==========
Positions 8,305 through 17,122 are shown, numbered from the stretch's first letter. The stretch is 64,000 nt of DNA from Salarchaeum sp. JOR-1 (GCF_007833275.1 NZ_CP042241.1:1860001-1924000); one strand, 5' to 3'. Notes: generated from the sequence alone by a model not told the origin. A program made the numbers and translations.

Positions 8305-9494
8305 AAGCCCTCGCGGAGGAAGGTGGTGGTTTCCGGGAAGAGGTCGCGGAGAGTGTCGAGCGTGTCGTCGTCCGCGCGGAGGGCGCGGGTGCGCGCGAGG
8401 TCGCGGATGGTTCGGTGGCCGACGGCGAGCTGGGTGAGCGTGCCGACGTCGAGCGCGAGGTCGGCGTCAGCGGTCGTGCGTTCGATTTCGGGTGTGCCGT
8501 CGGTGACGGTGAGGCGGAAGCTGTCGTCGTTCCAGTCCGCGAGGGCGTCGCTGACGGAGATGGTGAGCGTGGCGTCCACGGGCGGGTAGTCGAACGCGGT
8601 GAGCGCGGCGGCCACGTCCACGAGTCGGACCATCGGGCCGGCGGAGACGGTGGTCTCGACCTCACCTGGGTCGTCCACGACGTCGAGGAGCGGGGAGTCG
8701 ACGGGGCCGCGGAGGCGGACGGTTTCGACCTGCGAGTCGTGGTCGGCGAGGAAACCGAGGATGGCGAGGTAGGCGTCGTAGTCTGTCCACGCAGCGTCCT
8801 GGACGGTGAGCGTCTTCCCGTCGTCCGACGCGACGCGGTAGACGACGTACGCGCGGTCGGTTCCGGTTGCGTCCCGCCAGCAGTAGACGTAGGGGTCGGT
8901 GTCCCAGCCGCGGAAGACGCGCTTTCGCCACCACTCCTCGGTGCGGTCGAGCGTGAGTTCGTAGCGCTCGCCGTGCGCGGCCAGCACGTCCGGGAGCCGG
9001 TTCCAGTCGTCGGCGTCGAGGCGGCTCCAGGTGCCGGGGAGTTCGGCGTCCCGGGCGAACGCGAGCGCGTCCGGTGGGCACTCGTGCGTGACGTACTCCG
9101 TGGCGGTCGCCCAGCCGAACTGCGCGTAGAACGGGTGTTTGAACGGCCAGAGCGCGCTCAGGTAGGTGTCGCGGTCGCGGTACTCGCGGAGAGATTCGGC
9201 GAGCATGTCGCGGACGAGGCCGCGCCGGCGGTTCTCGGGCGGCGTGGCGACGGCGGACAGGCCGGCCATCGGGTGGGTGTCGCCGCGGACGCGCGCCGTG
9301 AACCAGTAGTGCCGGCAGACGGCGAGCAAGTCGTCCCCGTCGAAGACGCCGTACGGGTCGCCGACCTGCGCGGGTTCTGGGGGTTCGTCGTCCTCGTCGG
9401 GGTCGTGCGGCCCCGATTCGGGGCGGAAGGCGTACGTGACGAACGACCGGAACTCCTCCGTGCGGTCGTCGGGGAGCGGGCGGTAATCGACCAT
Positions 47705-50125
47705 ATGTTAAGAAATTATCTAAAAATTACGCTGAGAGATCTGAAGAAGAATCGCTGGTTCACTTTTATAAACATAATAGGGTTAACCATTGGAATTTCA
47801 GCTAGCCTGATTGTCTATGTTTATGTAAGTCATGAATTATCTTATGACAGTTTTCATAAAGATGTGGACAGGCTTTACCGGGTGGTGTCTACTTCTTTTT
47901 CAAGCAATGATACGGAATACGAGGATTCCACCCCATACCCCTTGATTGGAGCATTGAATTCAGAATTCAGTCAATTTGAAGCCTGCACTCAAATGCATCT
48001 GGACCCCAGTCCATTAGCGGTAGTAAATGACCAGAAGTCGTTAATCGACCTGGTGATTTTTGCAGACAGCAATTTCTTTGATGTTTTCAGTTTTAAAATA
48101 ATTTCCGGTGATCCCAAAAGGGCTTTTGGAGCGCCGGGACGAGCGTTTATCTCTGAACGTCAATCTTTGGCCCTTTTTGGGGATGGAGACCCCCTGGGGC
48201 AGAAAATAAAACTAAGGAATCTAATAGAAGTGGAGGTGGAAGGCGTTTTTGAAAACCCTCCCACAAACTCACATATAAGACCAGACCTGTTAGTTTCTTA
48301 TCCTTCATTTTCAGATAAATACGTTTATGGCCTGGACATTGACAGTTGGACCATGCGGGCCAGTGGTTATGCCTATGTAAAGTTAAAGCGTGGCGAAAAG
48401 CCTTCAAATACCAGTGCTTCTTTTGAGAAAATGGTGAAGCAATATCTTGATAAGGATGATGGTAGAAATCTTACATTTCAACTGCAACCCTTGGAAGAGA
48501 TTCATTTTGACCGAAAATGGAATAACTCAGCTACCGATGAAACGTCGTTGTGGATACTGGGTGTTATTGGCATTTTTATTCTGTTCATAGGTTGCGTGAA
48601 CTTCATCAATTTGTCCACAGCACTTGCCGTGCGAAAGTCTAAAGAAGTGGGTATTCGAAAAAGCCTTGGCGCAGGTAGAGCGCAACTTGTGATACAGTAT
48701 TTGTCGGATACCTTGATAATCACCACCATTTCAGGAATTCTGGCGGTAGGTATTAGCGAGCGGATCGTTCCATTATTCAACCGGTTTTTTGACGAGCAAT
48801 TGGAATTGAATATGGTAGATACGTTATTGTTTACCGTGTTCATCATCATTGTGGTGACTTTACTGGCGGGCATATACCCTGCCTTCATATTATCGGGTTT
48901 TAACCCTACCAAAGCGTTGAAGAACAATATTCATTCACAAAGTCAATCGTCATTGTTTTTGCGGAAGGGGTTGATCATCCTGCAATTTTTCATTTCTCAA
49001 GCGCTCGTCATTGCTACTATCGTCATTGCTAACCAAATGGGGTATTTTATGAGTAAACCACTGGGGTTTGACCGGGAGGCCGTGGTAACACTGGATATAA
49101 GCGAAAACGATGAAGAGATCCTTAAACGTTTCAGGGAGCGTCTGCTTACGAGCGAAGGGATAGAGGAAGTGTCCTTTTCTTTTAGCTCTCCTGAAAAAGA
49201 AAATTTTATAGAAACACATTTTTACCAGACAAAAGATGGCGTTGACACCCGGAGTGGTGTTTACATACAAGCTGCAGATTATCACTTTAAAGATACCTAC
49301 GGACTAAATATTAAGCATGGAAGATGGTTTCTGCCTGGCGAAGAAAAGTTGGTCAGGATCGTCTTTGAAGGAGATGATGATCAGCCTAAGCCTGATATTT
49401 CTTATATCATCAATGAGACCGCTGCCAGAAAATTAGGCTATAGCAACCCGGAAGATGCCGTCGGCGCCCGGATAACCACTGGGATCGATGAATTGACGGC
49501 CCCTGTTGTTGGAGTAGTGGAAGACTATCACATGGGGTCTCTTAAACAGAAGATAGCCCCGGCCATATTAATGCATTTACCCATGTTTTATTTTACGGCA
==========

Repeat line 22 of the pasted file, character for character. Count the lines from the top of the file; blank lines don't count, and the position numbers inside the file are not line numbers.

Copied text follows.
48301 TCCTTCATTTTCAGATAAATACGTTTATGGCCTGGACATTGACAGTTGGACCATGCGGGCCAGTGGTTATGCCTATGTAAAGTTAAAGCGTGGCGAAAAG